The Massachusetts Security Deposit Law is one of the most tenant friendly statutes in the United States. Many lawyers advise their landlord clients not to take security deposits because staying in compliance with the statute is not easy. Further, a violation of the statute may award tenants three times their deposit plus attorney fees.
Key Issues to Keep In mind:
- The security deposit cannot exceed the amount of the first month’s rent.
- The receipt for the security deposit must include the following information:
- The amount of the deposit and what it is for;
- The name of the person receiving it (if an agent receives, then also the name of the landlord or owner);
- The date on which it was received; and
- A description of the premises.
- Signed by the owner or the owner’s authorized agent.
- A landlord MUST keep the tenant’s security deposit in an interests bearing account.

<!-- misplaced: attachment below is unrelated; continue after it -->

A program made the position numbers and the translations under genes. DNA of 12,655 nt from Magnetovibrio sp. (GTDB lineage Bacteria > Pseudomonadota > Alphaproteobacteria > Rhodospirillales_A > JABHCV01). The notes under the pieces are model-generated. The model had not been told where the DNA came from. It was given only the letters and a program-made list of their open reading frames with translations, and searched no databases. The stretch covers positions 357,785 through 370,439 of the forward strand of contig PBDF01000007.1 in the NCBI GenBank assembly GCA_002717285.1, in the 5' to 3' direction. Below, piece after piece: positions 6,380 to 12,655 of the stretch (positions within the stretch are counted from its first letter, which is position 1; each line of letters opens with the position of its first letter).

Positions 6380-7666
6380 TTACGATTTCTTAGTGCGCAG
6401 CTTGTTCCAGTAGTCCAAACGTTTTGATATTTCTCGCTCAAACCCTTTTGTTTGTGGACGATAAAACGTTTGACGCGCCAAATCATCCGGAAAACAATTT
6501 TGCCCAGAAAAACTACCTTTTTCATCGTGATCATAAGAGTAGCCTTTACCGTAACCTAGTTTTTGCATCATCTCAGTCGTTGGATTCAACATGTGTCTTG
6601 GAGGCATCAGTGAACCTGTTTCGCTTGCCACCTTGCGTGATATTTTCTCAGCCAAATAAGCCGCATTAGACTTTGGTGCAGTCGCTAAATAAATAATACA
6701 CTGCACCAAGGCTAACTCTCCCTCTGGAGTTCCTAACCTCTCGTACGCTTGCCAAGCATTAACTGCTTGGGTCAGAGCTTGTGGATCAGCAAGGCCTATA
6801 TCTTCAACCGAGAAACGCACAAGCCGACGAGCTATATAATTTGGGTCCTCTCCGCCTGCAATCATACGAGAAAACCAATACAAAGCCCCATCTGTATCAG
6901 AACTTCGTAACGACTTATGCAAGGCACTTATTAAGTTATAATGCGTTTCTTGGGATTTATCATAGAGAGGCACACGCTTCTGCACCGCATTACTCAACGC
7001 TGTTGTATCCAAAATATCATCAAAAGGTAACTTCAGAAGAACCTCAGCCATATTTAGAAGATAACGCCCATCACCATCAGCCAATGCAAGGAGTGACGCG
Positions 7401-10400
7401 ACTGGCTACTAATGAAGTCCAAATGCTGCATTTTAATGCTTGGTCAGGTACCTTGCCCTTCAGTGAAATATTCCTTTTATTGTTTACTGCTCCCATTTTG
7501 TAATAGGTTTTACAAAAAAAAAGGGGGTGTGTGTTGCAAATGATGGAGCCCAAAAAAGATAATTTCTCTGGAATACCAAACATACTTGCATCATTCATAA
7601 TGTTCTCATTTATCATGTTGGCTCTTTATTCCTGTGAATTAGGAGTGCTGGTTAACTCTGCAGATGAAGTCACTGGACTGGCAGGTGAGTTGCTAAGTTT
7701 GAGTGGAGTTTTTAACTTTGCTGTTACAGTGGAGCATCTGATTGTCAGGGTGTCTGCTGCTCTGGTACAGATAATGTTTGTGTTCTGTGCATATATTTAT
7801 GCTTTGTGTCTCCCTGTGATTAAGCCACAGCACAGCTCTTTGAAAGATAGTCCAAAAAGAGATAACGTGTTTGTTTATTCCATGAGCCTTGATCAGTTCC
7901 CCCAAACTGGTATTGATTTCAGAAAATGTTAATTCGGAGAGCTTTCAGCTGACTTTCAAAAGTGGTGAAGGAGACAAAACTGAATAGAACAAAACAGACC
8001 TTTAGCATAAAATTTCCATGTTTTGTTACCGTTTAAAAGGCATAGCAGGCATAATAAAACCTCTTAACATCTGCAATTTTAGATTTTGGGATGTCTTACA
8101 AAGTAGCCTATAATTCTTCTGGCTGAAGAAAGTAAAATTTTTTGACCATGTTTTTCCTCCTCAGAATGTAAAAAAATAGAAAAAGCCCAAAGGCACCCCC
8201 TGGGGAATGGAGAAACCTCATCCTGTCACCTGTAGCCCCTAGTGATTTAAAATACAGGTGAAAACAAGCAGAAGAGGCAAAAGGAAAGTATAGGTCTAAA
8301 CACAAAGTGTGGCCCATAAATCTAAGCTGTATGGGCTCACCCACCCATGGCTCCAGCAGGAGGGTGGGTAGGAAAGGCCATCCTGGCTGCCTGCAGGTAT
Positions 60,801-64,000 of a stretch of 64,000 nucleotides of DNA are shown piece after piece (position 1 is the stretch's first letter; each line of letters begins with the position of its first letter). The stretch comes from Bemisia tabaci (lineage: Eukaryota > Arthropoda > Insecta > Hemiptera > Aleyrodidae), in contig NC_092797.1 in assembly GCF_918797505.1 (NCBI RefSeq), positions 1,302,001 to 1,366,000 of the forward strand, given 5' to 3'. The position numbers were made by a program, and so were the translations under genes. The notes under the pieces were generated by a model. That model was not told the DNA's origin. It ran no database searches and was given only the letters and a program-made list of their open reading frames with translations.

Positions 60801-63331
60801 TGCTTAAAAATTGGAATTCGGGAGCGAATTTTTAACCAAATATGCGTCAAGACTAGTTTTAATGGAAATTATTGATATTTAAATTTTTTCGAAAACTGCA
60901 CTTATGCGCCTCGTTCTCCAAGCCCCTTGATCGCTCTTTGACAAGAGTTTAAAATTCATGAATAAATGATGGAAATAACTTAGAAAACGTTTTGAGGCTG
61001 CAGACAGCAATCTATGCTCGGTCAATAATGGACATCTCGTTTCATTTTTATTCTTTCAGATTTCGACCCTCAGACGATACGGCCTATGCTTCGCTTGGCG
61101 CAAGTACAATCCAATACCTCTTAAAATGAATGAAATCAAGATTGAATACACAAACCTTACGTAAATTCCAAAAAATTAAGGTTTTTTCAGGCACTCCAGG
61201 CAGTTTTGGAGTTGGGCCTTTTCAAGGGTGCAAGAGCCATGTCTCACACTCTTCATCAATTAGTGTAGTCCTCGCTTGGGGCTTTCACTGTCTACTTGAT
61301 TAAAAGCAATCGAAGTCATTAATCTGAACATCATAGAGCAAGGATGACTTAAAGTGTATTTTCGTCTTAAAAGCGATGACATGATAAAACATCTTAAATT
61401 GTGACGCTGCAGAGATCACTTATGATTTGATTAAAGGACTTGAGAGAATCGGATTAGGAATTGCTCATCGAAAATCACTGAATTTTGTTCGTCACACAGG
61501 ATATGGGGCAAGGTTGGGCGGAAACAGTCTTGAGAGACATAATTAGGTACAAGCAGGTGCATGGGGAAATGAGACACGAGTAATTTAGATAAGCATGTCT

- Within 30 days of receiving the security deposit the landlord must provide the account number, name and address of the bank holding the funds.
- At either the time of receiving or within ten days after the tenancy begins, give the tenant a “Statement of Condition,” signed by the landlord,
- The landlord must give the tenant an annual statement about the interests earned on said account.
- Within thirty days of the termination of the tenancy, the landlord must either return the deposit in full or, if any monies are being kept by the landlord, a statement must be sent to the tenant, including a complete, itemized list of deductions.
- The landlord must sign this statement under the pains and penalties of perjury.
If the landlord fails to comply with any part of the law, the statute states that a penalty may be imposed, ranging from the return of the security deposit to treble damages and attorney fees. If you are a tenant or a landlord and have questions about the Massachusetts Security deposit law, get in contact today
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